Turmoil continued through 2019 among the leadership of individual UNC campuses and the UNC System itself. A new state budget for 2019-21 still hasn’t been adopted; raises for K-12 teachers and higher education faculty are still on hold.
And the fate of a statue continued to divert energy from the university’s more noble pursuits.
Yet many of our public institutions in North Carolina still found ways to distinguish themselves for their research, for elevating the economic futures of tens of thousands of students, and for improving the human condition of thousands more North Carolinians.
2019 saw more turnover among leaders of both UNC System campuses and the System itself.
UNC System campuses continued to distinguish themselves, though, in everything from national rankings to outreach efforts to explore their many connections with North Carolina and its people.
K-12 public school teachers made salary gains last year. But without agreement between the governor and the General Assembly on a budget for 2019-21, education funding remains flat, at best.
Whether through collaboration across disciplines to help children with cystic fibrosis, or collaboration with companies like Cisco Systems and agencies like RTI International, UNC System campuses continued to make gains and distinguish themselves in research.
North Carolina community colleges have a strong story to tell as more and more students find them an affordable way to launch a post-secondary education or pick up the skills needed to land a solid job. Some have even proposed expansion of “free” community college in North Carolina. Faculty salaries continue to languish, though, and still need attention from state policymakers.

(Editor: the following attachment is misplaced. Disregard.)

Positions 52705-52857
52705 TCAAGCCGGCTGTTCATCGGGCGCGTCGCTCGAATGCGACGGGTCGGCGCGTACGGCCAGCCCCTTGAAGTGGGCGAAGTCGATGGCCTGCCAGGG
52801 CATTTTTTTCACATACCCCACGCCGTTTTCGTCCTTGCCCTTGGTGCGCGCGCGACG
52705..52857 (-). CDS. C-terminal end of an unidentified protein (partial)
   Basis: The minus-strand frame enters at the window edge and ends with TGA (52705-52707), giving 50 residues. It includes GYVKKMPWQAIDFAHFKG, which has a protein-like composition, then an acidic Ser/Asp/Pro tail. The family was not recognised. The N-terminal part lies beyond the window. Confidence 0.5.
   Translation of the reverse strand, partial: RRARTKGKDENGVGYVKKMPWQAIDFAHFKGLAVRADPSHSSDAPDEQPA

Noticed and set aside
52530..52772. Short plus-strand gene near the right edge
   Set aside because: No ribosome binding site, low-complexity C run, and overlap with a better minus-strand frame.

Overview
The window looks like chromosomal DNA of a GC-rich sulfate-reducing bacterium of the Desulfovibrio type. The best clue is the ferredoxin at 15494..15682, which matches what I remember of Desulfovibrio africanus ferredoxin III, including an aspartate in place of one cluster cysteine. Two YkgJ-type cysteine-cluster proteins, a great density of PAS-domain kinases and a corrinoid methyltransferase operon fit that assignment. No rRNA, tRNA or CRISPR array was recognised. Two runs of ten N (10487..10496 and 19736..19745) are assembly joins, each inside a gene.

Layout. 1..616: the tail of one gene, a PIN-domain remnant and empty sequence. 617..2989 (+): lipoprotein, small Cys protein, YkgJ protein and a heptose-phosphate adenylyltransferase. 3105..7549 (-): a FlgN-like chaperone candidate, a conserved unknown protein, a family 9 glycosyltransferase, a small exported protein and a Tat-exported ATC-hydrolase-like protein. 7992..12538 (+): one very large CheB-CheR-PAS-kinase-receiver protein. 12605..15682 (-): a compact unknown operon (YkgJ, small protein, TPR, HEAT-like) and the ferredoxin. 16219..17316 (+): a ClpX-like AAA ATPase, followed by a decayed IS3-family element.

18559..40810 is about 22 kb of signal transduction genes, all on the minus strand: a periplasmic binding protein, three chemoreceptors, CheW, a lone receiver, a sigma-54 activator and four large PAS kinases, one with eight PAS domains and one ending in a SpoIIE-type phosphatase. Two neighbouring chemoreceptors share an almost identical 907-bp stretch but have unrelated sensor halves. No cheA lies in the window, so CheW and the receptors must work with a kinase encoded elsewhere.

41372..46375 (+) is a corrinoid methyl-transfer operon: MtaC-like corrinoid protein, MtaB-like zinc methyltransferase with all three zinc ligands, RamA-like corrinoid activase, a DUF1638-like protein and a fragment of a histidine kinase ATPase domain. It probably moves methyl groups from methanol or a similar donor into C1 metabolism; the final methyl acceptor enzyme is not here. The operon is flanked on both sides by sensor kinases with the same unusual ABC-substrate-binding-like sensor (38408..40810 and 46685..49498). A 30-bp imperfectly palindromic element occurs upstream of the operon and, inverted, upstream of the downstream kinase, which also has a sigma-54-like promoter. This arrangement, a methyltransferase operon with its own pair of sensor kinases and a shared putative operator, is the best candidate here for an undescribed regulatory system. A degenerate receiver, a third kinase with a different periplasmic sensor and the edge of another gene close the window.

Turmoil continued among campus and UNC System leadership. A Board of Governors member goes rogue in an investigation of an interim chancellor. Students are shot and killed at UNC Charlotte. The governor and legislature couldn’t come to agreement on a state budget and raises for teachers at every level. Student debt continues to rise.
These are all signs the higher-education system North Carolinians have prized for generations is at risk.
But here’s to the optimism that accompanies a new year – and a more promising 2020. Please help us spread the word by inviting a friend to subscribe to our newsletter.